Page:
In mapping out the dimensions of Battles, it’s all relative. One member down and four years since their 2007 debut Mirrored, the reconfigured remainder stands in formation on Heaven’s stage two days since the release of their second album Gloss Drop. Three astride, Ian Williams was flanked by one keyboard on either side at a 45 degree angle, drummer John Stanier and his ridiculously tall high hat took the centre, while Dave Konopka multi-tasked as guitarist, bassist and cover artist –as kindly pointed out by Williams during end of set band member introductions. Even the lighting seemed to fall into line as its angles swathed across the stage. Yet there was something wholly human about this new and, I daresay, improved line up. They’ve been accused of lacking soul in their cerebral prog rock of the past, leading to the inevitable associations with the 90s math. Now though, Battles have embraced the fashion for YouTube-propagated world music and taken a welcome step toward the joyous rhythms and pop sensibilities of melody.
As the son of avant-garde composer Anthony Braxton, it could very well be the departure of core member Tyondai Braxton that has freed up the band to explore a less restrictive territory beyond music-by-numbers. Adding new soul to their sound, they’ve even assembled their own dream team of other musical innovators –including, the likes of Boredoms’ Yamantaka Eye, the synth-pop cheese of one Gary Numan –and allowing them to do as they please with their tracks on the album.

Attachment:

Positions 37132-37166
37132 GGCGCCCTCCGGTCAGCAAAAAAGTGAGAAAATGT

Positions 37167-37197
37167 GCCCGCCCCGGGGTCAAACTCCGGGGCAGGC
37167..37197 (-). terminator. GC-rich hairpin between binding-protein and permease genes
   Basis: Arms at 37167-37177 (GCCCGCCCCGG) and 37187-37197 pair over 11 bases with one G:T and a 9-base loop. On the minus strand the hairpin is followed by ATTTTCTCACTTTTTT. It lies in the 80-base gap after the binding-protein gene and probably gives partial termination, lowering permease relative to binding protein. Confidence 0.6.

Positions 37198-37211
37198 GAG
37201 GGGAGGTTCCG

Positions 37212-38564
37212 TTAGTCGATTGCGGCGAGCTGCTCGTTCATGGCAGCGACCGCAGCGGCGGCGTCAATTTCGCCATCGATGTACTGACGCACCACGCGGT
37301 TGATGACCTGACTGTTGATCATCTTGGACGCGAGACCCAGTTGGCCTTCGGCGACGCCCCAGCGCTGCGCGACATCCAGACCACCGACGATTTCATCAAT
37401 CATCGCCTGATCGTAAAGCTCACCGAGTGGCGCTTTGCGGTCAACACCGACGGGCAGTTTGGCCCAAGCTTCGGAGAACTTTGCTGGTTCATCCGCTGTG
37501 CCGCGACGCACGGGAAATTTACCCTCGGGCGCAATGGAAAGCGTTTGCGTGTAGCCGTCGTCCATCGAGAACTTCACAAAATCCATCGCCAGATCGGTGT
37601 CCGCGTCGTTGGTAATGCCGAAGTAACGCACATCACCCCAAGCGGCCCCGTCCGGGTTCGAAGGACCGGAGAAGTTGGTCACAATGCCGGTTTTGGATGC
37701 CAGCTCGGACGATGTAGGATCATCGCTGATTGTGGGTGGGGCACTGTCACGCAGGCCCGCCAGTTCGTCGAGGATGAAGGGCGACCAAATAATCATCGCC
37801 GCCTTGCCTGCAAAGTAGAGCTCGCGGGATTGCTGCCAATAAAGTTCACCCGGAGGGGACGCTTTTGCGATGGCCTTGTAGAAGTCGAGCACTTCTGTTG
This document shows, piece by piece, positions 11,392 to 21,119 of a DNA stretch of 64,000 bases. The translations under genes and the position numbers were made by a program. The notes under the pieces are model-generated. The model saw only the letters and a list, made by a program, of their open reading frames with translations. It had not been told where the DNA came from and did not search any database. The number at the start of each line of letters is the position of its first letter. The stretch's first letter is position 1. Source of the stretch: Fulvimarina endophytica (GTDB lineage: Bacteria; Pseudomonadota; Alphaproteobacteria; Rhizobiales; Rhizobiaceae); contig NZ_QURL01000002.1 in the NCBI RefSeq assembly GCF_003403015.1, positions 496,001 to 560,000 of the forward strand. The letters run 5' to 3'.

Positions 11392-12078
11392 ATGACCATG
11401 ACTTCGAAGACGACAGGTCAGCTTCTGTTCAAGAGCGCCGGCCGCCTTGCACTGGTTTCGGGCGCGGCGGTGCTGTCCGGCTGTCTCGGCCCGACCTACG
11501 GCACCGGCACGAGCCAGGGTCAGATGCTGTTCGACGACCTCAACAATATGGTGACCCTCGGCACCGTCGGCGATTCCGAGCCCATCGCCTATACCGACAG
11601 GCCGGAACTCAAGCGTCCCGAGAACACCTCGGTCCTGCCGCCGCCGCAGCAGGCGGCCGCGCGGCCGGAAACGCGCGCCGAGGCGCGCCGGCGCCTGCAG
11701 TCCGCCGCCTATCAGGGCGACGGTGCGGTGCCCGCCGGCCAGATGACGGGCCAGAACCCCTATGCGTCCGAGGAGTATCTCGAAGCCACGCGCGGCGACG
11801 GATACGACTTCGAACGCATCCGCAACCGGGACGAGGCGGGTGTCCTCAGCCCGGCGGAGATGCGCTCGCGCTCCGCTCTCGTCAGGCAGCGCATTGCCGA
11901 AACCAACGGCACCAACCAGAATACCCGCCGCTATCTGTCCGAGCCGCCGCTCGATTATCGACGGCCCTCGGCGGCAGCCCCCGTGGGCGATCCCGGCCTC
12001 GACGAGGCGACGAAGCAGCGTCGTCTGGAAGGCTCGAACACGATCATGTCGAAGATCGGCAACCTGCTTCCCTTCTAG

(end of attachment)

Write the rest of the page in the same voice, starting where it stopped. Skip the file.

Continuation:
Then live, rather than offer these vocal renditions as the ghosts of a faceless backing track, Battles was accompanied by two high-definition panels offering projections of Kazu Mankino’s head and torso singing straight out to her audience for the feminine touch of ‘Sweetie and Shag’ or techno producer Matias Aguayo giving up his Chilean accent to first single ‘Ice Cream’, along with a quirky dance routine.
Master of ceremonies Stanier took centre stage, drumming in a turquoise shirt, soon turned dark blue with sweat, as he led the band through it’s rhythmic to and fro. His presence was sorely missed when he ducked out for the near two-minute lead-in of ‘Africastle’, as were the others whenever one fell out of line. But where the old Battles would lead its audience heaving through a painful search for an end to rising tension, this new outfit is more merciful. Shorter build-ups offered a quick release before bursting into melody, while some of those idiosyncratic high-pitched key sounds and overlapping layering remained. Battles leave us in no doubt that they’re still the same band, just that little bit better.
‘Gloss Drop’ is out now.